The Chicago Fire dominated St. Louis CITY in a highly-anticipated matchup today and ultimately won 1-0 over their regional rivals. Rafa Czichos’ first half goal proved to be the difference between the two teams, and sent St. Louis’ large traveling contingent back down the I-55 in a sad state.
*Players are listed in the order they lined up, followed by substitutes in the order they appeared
Chris Brady (7.5) – After being rested in the U.S. Open Cup match against Saint Louis, Brady unsurprisingly got the start back in MLS play. Brady was tested early on by St. Louis, but all two of his saves were routine for the goalkeeper. Although Spencer Richey has proven to be a reliable option for the Fire, the decision to keep Chris Brady from going to the U-20 World Cup seems to be a good choice.
Miguel Ángel Navarro (7.5) – With another great performance, Miguel Ángel Navarro is beginning to really cement his place as the Fire’s starting left back despite the competition behind him. Navarro has recently shown an increased level of concentration in defense and was rarely beat one on one in this match. Miggy got forward well too, and played a few good crosses into the box. Navarro put a curled cross onto the feet of Kacper Pryzbyłko for a tap-in late into the second half, but the goal was called back for offsides on Pzybyłko’s end.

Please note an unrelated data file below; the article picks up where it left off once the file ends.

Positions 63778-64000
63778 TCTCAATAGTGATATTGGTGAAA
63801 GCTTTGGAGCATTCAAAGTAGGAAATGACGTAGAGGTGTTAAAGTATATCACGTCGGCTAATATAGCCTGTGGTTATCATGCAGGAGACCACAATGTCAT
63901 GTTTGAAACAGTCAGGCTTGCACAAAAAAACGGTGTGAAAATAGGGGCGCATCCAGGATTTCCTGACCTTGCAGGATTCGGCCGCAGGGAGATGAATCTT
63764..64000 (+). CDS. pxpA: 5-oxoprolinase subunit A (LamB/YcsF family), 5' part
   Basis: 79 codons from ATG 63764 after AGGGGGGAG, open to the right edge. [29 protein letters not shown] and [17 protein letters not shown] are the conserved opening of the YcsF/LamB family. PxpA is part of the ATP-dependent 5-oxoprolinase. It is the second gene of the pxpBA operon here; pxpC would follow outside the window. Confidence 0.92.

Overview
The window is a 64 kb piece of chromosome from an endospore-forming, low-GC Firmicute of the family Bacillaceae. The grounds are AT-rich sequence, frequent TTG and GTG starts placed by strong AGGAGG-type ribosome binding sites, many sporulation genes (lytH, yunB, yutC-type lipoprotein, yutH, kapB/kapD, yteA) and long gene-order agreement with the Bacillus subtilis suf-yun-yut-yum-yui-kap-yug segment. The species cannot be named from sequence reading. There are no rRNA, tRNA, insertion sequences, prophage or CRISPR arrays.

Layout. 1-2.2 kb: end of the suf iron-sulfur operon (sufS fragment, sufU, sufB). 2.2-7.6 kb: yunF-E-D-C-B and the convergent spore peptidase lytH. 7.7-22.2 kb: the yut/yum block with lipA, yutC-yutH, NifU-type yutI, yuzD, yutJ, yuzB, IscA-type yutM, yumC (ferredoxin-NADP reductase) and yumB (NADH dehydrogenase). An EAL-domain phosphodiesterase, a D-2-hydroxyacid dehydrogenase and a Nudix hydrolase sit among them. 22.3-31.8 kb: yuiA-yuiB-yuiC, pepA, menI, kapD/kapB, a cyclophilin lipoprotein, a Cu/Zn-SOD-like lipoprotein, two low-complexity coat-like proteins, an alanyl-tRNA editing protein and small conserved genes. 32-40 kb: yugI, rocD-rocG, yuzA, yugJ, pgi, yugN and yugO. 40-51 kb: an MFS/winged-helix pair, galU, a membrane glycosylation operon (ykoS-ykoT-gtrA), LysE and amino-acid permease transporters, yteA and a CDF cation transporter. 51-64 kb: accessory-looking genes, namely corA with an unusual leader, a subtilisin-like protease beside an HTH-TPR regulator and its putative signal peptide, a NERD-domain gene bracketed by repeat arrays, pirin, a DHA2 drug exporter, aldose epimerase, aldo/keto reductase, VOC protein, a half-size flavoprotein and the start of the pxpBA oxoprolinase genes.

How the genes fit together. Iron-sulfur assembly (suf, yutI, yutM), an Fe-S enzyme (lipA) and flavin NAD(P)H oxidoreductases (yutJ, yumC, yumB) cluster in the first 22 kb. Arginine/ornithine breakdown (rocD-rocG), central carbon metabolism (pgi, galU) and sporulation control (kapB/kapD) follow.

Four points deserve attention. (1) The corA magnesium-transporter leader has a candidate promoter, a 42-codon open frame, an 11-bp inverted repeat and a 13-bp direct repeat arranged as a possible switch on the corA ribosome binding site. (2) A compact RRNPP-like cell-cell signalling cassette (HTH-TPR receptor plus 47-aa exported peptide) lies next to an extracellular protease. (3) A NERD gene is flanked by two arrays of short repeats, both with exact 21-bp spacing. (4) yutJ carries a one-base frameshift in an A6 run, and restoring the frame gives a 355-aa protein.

Carlos Terán (7) – Returning from a short injury-stint, Carlos Terán picked up an injury 30 minutes into the match from a strong aerial challenge. Before his substitution, Terán played well and kept St. Louis’ attack from ever getting any great looks on goal.
Mauricio Pineda (7) – Starting again as one of the Fire’s center backs, Pineda was honestly unbothered despite St. Louis trying to get an equalizer. Pineda’s only defensive stats were when he engaged in four duels, but besides that, the Chicago native never even had to make a tackle.
Arnaud Souquet (7.5) – As St. Louis chose to primarily attack on their left side of play, Arnaud Souquet’s defensive responsibilities were increased this match, however, the Frenchman kept all of Nicolas Gioacchini, Célio Pompeu, and Indiana Vassilev at bay. Souquet engaged in 11 duels and linked up well with Fabian Herbers when transitioning into the attack. After a tough start to life in MLS, Souquet has turned his fortunes around quite a bit.